The waiting time is strikingly similar across states — with six states (Hawaii, Iowa, Kentucky, New Jersey, Ohio and Washington) having a median waiting time of two days, 12 states (Arizona, Arkansas, California, DC, Delaware, Florida, Montana, Nevada, Oklahoma, South Carolina, Tennessee and Texas) more than three days, and for 33 states with a median time of exactly three days. The relative consistency of long waiting times throughout the country highlights that it represents a national problem, not a local one, the researchers emphasize.
The team also found that the waiting time for results is not evenly distributed across the population. While the average wait times for White respondents were 3.9 days, it was 5 days for Black people, and 4.6 days for Hispanic respondents. The longer wait times for African-Americans and Hispanic Americans mean that containment strategies will be less effective in those populations, says the team.
The reasons for delays in getting test results out faster invariably point to a bottleneck in national testing labs, according to David Lazer, a distinguished professor of political science and computer and information sciences at Northeastern, and one of the researchers who conducted the study. “They are simply overwhelmed,” Lazer writes in the study.
Why are the findings important?
Testing is a cornerstone of containing the spread of Covid-19. In particular, public health experts have indicated that a testing regime for controlling the spread of the disease should involve testing higher risk asymptomatic individuals, isolating positive cases, and testing the contacts of positive cases and repeating this cycle. According to the authors, this type of control strategy, effectively implemented, could help limit the spread of the disease while reducing reliance on far more costly interventions, such as stay at home orders and shutting down schools.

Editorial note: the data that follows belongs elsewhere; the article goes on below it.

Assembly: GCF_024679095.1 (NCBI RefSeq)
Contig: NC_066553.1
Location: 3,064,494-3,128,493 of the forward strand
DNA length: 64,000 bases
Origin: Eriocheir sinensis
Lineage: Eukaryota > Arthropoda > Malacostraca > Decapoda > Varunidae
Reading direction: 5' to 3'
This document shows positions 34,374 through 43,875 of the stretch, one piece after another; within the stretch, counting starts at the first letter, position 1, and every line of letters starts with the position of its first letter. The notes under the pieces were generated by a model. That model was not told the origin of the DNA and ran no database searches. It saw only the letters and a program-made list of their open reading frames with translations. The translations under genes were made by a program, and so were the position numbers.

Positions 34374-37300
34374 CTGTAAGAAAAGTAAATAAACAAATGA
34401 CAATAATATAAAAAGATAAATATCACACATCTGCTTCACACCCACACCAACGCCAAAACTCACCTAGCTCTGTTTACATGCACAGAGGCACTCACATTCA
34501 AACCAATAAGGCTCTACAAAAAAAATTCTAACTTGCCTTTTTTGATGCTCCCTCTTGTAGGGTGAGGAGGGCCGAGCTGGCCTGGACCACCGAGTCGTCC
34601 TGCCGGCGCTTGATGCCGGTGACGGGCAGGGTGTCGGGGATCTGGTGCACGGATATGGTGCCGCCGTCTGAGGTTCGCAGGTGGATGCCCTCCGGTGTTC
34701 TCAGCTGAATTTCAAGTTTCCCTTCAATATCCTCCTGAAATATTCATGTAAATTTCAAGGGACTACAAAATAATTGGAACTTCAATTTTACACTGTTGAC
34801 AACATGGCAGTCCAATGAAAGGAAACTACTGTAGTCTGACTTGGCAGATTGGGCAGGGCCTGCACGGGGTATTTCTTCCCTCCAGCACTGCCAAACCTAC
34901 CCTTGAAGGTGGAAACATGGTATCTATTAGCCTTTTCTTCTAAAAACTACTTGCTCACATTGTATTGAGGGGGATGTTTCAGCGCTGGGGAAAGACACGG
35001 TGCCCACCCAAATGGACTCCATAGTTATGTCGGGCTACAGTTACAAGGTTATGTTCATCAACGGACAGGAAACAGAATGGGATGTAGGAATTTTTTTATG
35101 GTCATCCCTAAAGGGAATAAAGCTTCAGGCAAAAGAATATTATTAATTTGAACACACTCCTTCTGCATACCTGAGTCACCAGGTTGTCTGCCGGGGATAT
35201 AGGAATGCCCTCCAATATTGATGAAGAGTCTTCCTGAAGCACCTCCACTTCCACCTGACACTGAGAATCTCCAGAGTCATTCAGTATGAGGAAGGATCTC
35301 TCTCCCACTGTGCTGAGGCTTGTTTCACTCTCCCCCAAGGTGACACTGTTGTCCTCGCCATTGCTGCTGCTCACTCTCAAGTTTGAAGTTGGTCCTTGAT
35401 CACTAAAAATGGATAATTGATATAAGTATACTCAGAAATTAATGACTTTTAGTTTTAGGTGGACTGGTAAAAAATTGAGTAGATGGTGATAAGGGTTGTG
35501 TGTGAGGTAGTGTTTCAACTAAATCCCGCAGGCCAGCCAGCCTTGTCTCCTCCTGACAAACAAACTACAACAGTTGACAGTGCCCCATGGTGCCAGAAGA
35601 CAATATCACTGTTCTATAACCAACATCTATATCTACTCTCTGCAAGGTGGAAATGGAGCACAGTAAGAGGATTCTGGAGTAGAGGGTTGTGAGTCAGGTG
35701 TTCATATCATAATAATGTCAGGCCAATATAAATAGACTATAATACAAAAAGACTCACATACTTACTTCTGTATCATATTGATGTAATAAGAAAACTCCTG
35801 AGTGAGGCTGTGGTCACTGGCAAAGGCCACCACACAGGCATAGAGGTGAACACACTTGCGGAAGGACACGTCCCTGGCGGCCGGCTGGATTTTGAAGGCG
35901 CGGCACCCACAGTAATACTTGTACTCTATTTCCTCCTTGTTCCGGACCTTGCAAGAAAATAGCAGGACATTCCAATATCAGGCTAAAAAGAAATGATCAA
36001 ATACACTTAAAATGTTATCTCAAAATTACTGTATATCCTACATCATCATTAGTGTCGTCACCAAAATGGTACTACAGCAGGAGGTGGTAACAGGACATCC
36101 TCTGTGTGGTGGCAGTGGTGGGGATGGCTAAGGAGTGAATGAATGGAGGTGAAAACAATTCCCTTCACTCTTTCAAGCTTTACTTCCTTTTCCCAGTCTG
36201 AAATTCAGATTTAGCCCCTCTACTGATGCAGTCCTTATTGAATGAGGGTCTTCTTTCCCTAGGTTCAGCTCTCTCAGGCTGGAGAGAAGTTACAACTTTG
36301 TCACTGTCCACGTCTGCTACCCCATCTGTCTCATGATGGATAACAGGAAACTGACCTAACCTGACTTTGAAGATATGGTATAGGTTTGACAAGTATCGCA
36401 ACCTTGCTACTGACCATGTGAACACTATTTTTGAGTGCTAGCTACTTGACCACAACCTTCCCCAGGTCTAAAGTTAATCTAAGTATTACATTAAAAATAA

This testing and isolation strategy works because it reduces exposure of people to individuals who are contagious but have no symptoms, explain researchers. "This asymptomatic transmission is the key driver of the spread of Covid-19 since people who are infected but not showing symptoms are more likely to go about their daily routines without adopting behaviors to prevent transmission. As a point of comparison, a previous coronavirus first reported in Asia in 2003 (Severe Acute Respiratory Syndrome, or SARS) did not spread nearly as widely because infected individuals were generally infectious only after they started demonstrating characteristic symptoms,” the report states.
The authors argue that if individuals with Covid-19 “simply manifested with a purple nose” before they were contagious, the disease would be easier to contain and would quickly disappear. “Testing is the functional equivalent of that purple nose. In a world where everyone could take a perfectly accurate test every day that would produce results in a few minutes, and self-isolate after a positive result, new infections would drop to near zero within a few weeks. While we are some distance from that ideal scenario, the cycle of testing and contact tracing, if rapid enough, gets us closer to that possibility,” they explain.